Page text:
Nick Kyrgios admits he feels pressure at every tournament he competes in but that he is able to keep things in perspective, even when playing on home soil in Australia.
The 22-year-old Aussie is the No. 3 seed in Brisbane this week, and opens his campaign against his compatriot Matthew Ebden on Wednesday.
Ranked 21 in the world, Kyrgios has been in search of a Grand Slam breakthrough ever since he stormed onto the scene with a shock win over world No. 1 Rafael Nadal at Wimbledon to reach the quarter-finals three and a half years ago.
An opportunity once again presents itself when the Australian Open comes around in two weeks’ time.
“Of course there’s pressure. I feel like there’s pressure on me wherever I go. I’m always expected to do well. But I know what you mean, coming to Australia we’re all obviously looking to do well in our back yard, but for me it’s just another week,” Kyrgios told reporters in Brisbane.
“I know you can have five, six terrible weeks and you can have one good week and it turns around your whole year. So you’ve got to keep things in perspective. If you don’t do well here you can’t let it affect your whole year.”
Kyrgios has spoken multiple times about how difficult it is being on the road all year round for the tennis, and that he feels homesick when he’s unable to fly back to Australia throughout the season to see his family.
He says Australian players are at a disadvantage because the tour only stops by the country in January before moving to other parts of the world.
“I don’t know why we don’t have more tournaments in Australia. I think people would be more than willing to come back here throughout the year, I’m not too sure. But for us in Australia, I was on the road for four months last year and that’s pretty tough, I want to spend time with my family but you can’t, you’ve got to stay on the road,” he said.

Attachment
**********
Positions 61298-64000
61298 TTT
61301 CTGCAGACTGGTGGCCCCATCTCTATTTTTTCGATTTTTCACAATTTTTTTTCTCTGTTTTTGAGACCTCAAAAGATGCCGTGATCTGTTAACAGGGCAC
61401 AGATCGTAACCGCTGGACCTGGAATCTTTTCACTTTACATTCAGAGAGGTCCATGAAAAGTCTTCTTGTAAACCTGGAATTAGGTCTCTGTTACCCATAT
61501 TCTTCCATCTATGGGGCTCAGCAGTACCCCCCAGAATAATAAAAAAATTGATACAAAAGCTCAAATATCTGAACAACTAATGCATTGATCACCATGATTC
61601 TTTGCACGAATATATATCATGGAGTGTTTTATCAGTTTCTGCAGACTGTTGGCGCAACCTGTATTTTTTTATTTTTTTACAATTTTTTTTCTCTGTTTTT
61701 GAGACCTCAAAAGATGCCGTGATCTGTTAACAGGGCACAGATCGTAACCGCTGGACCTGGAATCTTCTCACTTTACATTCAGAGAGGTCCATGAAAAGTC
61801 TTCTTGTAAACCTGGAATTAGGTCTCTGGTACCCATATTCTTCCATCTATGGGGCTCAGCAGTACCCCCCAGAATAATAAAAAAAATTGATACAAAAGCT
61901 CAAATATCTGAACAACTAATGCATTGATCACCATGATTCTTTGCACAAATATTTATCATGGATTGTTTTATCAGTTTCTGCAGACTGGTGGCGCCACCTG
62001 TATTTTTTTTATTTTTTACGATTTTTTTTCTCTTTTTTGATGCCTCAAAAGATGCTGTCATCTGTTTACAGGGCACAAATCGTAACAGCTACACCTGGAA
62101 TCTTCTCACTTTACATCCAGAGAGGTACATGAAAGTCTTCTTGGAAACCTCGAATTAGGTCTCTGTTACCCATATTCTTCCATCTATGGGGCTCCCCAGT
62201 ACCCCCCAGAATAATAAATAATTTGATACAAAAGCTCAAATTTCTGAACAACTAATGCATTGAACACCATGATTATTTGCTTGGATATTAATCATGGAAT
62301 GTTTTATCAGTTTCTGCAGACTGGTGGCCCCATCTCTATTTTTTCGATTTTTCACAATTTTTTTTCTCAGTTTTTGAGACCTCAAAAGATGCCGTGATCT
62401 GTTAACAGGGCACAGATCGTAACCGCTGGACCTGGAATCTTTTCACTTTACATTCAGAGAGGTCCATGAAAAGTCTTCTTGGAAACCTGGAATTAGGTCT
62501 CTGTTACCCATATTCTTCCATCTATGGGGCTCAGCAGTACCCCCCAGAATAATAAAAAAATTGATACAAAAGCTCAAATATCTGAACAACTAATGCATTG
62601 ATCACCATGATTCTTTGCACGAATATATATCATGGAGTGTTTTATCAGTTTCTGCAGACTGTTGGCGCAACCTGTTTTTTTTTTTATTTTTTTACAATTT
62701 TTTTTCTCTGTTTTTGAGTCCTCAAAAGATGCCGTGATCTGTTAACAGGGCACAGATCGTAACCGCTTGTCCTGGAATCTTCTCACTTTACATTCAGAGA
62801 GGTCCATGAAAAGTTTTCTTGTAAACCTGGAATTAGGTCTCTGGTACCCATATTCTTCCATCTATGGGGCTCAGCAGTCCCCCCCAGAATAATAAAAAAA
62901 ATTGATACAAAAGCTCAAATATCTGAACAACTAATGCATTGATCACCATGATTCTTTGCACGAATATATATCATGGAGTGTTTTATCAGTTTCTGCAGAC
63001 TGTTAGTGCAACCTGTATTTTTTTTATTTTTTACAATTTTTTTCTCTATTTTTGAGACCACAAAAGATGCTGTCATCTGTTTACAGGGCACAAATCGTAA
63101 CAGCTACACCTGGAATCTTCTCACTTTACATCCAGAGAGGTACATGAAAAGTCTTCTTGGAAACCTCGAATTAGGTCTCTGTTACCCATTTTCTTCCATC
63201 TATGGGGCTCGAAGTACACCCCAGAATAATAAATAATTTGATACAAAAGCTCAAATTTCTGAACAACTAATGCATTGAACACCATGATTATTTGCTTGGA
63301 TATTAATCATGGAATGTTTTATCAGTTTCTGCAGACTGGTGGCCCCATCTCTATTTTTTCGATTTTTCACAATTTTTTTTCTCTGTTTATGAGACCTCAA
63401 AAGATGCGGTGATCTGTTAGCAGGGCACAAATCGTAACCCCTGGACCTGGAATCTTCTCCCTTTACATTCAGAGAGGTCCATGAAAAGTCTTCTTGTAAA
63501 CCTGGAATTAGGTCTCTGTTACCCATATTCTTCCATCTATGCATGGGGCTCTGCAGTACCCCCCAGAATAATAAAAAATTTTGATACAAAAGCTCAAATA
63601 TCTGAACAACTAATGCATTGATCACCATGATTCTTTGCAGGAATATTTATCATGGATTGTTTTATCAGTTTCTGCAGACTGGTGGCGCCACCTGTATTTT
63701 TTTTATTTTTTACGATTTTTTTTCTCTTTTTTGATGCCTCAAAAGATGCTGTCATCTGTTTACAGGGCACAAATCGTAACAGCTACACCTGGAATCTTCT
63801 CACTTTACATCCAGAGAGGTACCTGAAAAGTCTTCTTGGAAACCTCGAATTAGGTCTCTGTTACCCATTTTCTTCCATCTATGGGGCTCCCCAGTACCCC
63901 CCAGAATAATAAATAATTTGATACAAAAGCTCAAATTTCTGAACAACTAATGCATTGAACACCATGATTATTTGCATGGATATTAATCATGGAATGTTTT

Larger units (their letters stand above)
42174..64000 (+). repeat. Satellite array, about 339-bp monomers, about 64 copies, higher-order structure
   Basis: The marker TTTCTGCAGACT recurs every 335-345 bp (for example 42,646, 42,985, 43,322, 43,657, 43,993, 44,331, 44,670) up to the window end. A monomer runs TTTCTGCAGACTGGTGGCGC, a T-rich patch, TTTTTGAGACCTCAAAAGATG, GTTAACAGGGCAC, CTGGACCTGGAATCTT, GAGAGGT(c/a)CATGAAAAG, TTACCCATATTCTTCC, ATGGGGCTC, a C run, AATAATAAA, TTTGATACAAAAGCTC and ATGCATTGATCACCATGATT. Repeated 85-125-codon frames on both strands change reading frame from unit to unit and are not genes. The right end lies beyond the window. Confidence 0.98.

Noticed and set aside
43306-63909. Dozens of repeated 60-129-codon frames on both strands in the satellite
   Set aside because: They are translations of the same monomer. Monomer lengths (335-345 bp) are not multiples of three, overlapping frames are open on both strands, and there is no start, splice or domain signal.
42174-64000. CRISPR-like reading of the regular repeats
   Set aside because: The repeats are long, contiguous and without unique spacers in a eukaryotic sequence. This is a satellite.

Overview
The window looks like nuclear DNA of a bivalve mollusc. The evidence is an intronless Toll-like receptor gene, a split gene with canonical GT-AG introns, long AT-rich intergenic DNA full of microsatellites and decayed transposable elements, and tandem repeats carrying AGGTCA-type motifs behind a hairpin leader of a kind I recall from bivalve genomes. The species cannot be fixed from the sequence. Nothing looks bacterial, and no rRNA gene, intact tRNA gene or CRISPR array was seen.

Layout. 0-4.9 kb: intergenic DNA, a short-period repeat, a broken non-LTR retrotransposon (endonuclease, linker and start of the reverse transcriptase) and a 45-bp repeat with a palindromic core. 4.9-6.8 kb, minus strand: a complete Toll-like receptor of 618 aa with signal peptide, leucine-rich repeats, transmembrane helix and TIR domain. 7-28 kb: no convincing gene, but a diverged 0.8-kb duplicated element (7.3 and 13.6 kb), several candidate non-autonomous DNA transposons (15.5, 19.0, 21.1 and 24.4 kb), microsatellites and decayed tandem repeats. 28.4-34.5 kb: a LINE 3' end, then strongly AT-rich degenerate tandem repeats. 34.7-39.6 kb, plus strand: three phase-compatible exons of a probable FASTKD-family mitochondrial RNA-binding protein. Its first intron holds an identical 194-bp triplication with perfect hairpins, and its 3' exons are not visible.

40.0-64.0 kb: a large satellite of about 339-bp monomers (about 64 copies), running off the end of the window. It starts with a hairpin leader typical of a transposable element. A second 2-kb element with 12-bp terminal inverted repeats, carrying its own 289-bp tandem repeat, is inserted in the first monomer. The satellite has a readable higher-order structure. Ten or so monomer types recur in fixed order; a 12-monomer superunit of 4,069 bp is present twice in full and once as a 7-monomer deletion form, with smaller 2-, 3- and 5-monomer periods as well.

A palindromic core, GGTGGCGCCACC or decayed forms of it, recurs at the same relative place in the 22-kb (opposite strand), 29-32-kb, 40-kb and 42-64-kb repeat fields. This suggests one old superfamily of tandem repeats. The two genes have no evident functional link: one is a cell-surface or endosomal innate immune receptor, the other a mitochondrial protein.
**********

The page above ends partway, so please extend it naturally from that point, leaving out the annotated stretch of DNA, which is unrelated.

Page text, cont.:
“We have three tournaments here I think, 250, 500 and a Grand Slam. And I think you look at guys from America and Europe, they have so many tournaments and I think for Australians we’re a bit disadvantaged in that way, being away from home for so long.”
While still only 22, some feel Kyrgios could have done more by now based on the immense talent he possesses. He reached two Grand Slam quarter-finals before hitting the age of 20 but hasn’t made that stage at a major since the 2015 Australian Open. He has collected three ATP titles though, over the past two seasons, and sounds motivated to do more in 2018.
Players in the so-called NextGen age bracket (21-and-under) have been making waves on tour with the likes of Denis Shapovalov and Andrey Rublev enjoying a solid North American hard-court swing last summer.
“I still know that I’m, in the scheme of things, pretty young. But I know that obviously guys are doing great things at my age as well,” said Kyrgios.
“I know that I’m getting older. I love seeing these young guys come through, I think they all got amazing games. Especially – watching Shapovalov play at Laver Cup, for me, he’s really good. Guys like (Frances) Tiafoe, Rublev, these guys have all got game and it’s exciting for me to see them put it together.”
Former world No. 1 Novak Djokovic is still in Dubai as was spotted wearing a bandage over his injured elbow that forced him to withdraw from the Mubadala World Tennis Championship in Abu Dhabi as well as this week’s Qatar Open.